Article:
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  2. American Prose Since 1945: Realism and Experimentation Narrative since World War II resists generalization: It is extremely various and multifaceted. It has been vitalized by international currents such as European existentialism and Latin American magical realism, while the electronic era has brought the global village. The spoken word on television has given new life to oral tradition. Oral genres, media, and popular culture have increasingly influenced narrative.

  3. MAIN aUTHORS Robert Penn Warren 1905-1989 Arthur Miller 1915-2005 LillianHellman 1906-1984 Tennessee Williams 1911-1983 Katherine AnnePorter 1890-1980 EudoraWelty 1909-2001

  4. THE 1950 • John O’hara 1905-1970 • James Baldwin 1924-1987 • Ralph Ellison 1914-1994 • Flannery O’ Connor 1925-1964 • SaulBellow 1915-2005 • Bernard Malamud 1914-1986 • Isaac Bashevis Singer 1904-1991 • Vladimir Nabokov 1889-1977 • John Cheever 1912-1982 • John Updike 1932 • J.D. Salinger 1919 • Jack Kerouac 1922--1969

  5. Theturbulenntbutcreative 1960s The alienation and stress underlying the 1950s found outward expression in the 1960s in the United States in the Civil Rights Movement, feminism, antiwar protests, minority activism, and the arrival of a counterculture whose effects are still being worked through American society. Notable political and social works of the era include the speeches of civil rights leader Dr. Martin Luther King, Jr., the early writings of feminist leader Betty Friedan (The Feminine Mystique, 1963), and Norman Mailer's The Armies of the Night (1968), about a 1967 antiwar march.

  6. Mainauthors Thomas Pynchon 1937 John Barth 1930 Norman Mailer 1923 Philip Roth 1933

  7. Southernwriters Southern writing of the l960s tended, like the then still largely agrarian southern region, to adhere to time-honored traditions. It remained rooted in realism and an ethical, if not religious, vision during this decade of radical change. Recurring southern themes include family, the family home, history, the land, religion, guilt, identity, death, and the search for redemptive meaning in life.

  8. THE 1970s AND 1980s: CONSOLIDATION By the mid-1970s, an era of consolidation had begun. The Vietnam conflict was over, followed soon afterward by U.S. recognition of the People's Republic of China and America's bicentennial celebration. Soon the 1980s -- the "Me Decade" in Tom Wolfe's phrase -- ensued, in which individuals tended to focus more on personal concerns than on larger social issues.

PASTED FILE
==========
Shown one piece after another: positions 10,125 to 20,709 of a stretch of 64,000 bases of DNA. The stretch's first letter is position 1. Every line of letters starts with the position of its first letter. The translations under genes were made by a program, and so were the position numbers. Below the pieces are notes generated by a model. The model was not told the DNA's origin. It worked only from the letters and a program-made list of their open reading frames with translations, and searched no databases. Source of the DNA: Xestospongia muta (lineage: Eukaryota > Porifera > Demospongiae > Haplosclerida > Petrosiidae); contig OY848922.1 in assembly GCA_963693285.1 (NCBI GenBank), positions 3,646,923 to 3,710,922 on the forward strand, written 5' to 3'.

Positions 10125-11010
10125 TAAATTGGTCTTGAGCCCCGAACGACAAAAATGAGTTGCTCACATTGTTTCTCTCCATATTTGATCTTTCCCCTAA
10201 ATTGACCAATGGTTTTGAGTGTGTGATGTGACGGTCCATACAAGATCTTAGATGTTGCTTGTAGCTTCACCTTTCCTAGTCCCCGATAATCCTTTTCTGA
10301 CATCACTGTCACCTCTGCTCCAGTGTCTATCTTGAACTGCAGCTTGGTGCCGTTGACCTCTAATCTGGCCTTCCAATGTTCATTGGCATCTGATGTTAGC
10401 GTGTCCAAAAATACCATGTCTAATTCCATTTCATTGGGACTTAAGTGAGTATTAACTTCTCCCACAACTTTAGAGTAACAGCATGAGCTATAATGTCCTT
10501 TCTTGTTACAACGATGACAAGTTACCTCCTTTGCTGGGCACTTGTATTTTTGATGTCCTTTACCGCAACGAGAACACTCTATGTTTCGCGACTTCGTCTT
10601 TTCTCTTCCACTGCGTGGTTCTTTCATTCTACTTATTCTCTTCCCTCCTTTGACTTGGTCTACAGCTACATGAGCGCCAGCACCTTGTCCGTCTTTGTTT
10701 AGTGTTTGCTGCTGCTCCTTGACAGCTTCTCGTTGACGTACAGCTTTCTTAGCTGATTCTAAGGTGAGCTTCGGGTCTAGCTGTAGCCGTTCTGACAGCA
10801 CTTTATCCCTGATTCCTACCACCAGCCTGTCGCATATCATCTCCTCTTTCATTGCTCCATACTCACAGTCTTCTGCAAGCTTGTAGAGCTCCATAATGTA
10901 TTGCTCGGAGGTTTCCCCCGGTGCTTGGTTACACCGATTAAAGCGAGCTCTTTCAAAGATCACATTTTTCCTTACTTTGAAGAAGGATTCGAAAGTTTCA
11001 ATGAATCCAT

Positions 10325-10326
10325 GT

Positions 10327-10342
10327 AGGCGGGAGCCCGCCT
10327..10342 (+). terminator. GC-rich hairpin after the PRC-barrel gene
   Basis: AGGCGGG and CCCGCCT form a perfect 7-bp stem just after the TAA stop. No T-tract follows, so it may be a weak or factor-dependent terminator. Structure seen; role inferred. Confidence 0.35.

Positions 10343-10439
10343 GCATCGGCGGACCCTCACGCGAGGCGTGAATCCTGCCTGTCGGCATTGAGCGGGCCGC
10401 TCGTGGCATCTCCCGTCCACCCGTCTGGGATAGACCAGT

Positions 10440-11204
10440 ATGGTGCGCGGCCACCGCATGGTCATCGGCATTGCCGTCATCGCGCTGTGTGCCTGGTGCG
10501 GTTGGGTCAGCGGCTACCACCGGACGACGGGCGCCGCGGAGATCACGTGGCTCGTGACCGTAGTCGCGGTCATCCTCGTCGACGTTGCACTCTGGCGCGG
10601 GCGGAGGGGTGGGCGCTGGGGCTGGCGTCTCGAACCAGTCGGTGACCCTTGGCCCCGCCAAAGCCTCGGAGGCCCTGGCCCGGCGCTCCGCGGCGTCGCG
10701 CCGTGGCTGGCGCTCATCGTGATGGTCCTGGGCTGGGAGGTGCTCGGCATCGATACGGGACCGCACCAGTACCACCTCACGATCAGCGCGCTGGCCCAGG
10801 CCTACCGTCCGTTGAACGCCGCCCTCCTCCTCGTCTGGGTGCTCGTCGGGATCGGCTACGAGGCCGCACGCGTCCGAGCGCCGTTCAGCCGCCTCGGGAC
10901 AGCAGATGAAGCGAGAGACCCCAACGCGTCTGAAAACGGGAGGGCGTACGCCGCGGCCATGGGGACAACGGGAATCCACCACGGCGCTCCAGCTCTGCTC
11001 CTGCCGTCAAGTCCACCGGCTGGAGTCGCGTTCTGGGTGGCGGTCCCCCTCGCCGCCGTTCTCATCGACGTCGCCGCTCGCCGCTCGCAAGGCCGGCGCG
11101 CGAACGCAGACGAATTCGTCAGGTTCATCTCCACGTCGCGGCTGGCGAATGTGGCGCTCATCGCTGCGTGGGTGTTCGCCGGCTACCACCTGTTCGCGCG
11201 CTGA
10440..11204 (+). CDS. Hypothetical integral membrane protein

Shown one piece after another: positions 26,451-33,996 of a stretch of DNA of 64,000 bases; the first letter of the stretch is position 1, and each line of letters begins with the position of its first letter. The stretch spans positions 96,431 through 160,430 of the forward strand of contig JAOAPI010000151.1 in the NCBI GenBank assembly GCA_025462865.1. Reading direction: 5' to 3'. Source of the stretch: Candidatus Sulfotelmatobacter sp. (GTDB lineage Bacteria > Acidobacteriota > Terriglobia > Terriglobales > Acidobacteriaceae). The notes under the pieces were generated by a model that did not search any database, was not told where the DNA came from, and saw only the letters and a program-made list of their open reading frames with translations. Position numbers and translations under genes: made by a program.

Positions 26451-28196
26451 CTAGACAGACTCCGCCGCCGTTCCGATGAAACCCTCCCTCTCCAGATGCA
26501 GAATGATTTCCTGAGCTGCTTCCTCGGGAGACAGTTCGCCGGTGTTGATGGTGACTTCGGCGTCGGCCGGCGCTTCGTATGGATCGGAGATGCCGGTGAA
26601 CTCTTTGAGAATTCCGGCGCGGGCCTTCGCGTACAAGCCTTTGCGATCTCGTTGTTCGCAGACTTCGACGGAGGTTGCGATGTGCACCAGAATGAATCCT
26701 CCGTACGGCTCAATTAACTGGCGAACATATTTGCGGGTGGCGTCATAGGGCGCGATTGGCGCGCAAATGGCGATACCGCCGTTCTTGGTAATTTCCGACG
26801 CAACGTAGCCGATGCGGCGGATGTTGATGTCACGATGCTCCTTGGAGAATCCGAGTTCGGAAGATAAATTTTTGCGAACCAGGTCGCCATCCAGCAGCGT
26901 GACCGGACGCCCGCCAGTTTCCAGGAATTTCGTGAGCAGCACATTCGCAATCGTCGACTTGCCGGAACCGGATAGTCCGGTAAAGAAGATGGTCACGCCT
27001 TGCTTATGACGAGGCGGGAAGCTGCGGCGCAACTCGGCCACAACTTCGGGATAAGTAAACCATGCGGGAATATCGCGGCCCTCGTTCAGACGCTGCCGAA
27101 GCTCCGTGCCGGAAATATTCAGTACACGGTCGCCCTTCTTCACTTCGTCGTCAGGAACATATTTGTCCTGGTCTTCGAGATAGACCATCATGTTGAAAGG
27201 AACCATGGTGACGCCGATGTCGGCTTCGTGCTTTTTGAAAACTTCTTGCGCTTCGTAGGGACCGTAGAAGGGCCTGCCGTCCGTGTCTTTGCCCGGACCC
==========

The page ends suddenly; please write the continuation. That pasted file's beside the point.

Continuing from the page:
9. Mainauthors E.L. Doctorow 1931 William Styron 1925-2006 John gardner 1933-1982 Joyce Carol Oates 1938 Toni Morrison 1931 Alice Walker 1944

  10. THE RISE OF MULTIETHNIC FICTION Jewish-American writers like Saul Bellow, Bernard Malamud Asian Americans also took their place on the scene. Maxine Hong Kingston, author of The Woman Warrior (1976), the Latino-American writers, including the Pulitzer Prize-winning novelist Oscar Hijuelos, the Cuban-born author of The Mambo Kings Play Songs of Love (1989). James Welch (1940-2003) detailed the struggles of Native Americans in his slender, nearly flawless novels Winter in the Blood (1974),

  11. AMERICAN DRAMA After World War I, popular and lucrative musicals had increasingly dominated the Broadway theatrical scene. Serious theater retreated to smaller, less expensive theaters "off Broadway" or outside New York City.

  12. MAIN AUTHORS Edward Albee 1928 AmiriBaraka 1934 Sam Shepard 1943 David Mamet 1947 David Rabe 1940 August Wilson 1945-2005

  13. Contemporaryamericanliterature Literature in the United States today is likewise dazzlingly diverse, exciting, and evolving. New voices have arisen from many quarters, challenging old ideas and adapting literary traditions to suit changing conditions of the national life. Social and economicadvanceshaveenabledpreviouslyunderrepresentedgroupstoexpress themselves more fully, while technological innovations have created a fast-movingpublicforum.

  14. AccordingtoPublishers Weekly, 2001 was the first year that Christian-themed books topped the sales lists in both fiction and nonfiction. Among the hardcover best-sellers of that exemplary Sunday in 2006, we find Dan Brown's novel The DaVinci Code and Anne Rice's tale Christ the Lord: Out of Egypt.

  15. The short story: new directions Raymond Carver (l938-l988) had studied under the late novelist John Gardner, absorbing Gardner’s passion for accessible artistry fused with moral vision. Carver rose above alcoholism and harsh poverty to become the most influential story writer in the United States. In his Collections Will You Please Be Quiet, Please? (l976), What We Talk About When We Talk About Love (l981), Cathedral (l983), and Where I’m Calling From (l988), Carver follows confused working people through dead-end jobs, alcoholic binges, and rented rooms with an understated, minimalist style of writing that carries tremendousimpact.

  16. The short shortstory: suddenor flash fiction The short short is a very brief story, often only one or two pages long. It is sometimes called “flash fiction” or “sudden fiction” After the l986 anthology Sudden Fiction, edited by Robert Shapard and James Thomas. In short short stories, there is little space to develop a character. Rather, the element of plot is central: A crisis occurs, and a sketched-in character simply has to react.

  17. Drama Contemporary drama minglesrealism with fantasy in Postmodern works that fuse the personal and the political. The exuberant Tony Kushner (l956- ) has won acclaim for his prize-winning Angels in America plays, which vividly render the AIDS epidemic and the psychic cost of closeted homosexuality in the 1980s and 1990s.

  18. Regions

  19. Regionalism • TheNortheast • TheMid-Atlantic • The South • TheMidwest • The Mountain West • TheSouthwest • California Literature • TheNorthwest